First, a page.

20. A resource guide to nuclear plant life-cycle management

    International Nuclear Information System (INIS)

    Negin, C.A.; Klein, D.J.

    1993-11-01

    Forecasting the useful economic life of a nuclear unit and addressing the complementary issue of license renewal, both key elements of life cycle management, are complex undertakings. This guide is a resource document emphasizing the technical elements of life cycle management (LCM) with focus on the determination of adequate maintenance programs and the identification of data and records necessary to support them. Information on other life cycle management issues, such as license renewal regulation, is also provided. Because of the volume of information required for LCM evaluations and the need for periodic updating, this Guide is presented as an updatable ''electronic book.''

  1. Environmental assessment of low-organic waste landfill scenarios by means of life-cycle assessment modelling (EASEWASTE)

    DEFF Research Database (Denmark)

    Manfredi, Simone; Christensen, Thomas Højlund; Scharff, H.

    2010-01-01

    for in the life-cycle impact assessment calculation, the small gas generation in low-organic waste landfills reduced the actual potential for energy generation and therefore the environmental savings obtained were reduced proportionally. Groundwater pollution from input of leachate was also evaluated and the WHO......The environmental performance of two low-organic waste landfill scenarios ('low-organic-energy' and 'low-organic-flare') was developed and compared with two household waste landfill scenarios ('household-energy' and 'household-flare') by means of LCA-modelling. The LCA-modelling was made for 1...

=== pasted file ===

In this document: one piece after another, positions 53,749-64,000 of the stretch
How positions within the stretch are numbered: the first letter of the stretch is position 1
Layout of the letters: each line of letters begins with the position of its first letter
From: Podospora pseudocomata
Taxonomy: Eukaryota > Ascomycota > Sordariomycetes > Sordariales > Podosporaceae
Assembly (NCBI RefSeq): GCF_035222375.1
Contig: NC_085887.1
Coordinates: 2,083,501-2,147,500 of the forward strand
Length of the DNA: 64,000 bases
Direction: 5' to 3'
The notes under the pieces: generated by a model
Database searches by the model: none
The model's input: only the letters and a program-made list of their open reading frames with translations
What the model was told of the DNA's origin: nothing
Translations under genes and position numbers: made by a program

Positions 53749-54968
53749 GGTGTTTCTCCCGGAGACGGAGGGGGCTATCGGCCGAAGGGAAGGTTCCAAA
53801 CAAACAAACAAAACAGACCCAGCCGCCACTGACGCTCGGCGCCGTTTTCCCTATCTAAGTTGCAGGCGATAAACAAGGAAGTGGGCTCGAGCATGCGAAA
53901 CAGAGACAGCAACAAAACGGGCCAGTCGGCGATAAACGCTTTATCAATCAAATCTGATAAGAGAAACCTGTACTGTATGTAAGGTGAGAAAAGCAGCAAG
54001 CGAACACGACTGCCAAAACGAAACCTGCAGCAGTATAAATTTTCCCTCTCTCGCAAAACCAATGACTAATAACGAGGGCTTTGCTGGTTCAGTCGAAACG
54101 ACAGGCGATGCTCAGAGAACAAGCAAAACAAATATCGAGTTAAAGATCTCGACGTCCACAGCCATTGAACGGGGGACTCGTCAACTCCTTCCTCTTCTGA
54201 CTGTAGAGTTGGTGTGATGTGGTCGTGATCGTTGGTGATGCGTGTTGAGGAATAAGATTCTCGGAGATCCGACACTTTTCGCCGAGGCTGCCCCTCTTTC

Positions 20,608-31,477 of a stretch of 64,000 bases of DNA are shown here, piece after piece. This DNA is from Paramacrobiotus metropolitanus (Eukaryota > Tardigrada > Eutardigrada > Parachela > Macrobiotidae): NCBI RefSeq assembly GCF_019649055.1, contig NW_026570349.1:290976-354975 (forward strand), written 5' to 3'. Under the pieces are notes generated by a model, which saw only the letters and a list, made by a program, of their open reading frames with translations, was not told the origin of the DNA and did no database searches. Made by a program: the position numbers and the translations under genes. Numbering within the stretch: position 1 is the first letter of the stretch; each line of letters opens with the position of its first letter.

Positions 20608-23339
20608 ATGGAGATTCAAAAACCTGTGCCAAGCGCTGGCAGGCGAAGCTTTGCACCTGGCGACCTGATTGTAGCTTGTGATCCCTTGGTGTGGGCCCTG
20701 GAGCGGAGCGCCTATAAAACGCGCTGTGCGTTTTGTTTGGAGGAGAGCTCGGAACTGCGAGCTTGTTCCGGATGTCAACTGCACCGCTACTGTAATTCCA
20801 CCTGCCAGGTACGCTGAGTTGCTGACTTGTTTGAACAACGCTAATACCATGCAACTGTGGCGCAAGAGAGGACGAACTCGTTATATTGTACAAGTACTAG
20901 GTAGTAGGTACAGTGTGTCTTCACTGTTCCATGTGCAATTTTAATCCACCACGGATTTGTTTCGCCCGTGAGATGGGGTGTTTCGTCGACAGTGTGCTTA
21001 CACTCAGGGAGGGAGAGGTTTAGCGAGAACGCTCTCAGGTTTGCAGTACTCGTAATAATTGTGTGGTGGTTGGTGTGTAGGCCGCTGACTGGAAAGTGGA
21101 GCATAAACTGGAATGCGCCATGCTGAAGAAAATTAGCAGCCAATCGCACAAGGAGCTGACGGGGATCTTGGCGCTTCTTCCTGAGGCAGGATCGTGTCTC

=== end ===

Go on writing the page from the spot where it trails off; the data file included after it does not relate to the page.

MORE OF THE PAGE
2. Life cycle management. Condition monitoring of wind power plants; Life-cycle-management. Zustandsueberwachung von Windenergieanlagen

    Energy Technology Data Exchange (ETDEWEB)

    Wolff, R. [cmc GmbH, Kiel (Germany)

    2013-06-01

    The author of the contribution under consideration reports on maintenance strategies and condition monitoring in the field of wind energy. Beside the components in the drive train of wind turbines under consideration, the condition monitoring of the hardware systems and their software is explained. A brief overview of the field of machinery diagnosis and an explanation of the transmission of the measured data follow. Additional sensors such as sensors for the rotor blade monitoring, oil particles counter or oil quality sensors are described. In the field of diagnostic certainty, special follow-up studies such as video endoscopy, analysis of oil or grease, filter testing and material testing are discussed. The information from these thematic fields is used in the life-cycle management database for operationally relevant evaluations and considerations of economy of condition monitoring systems.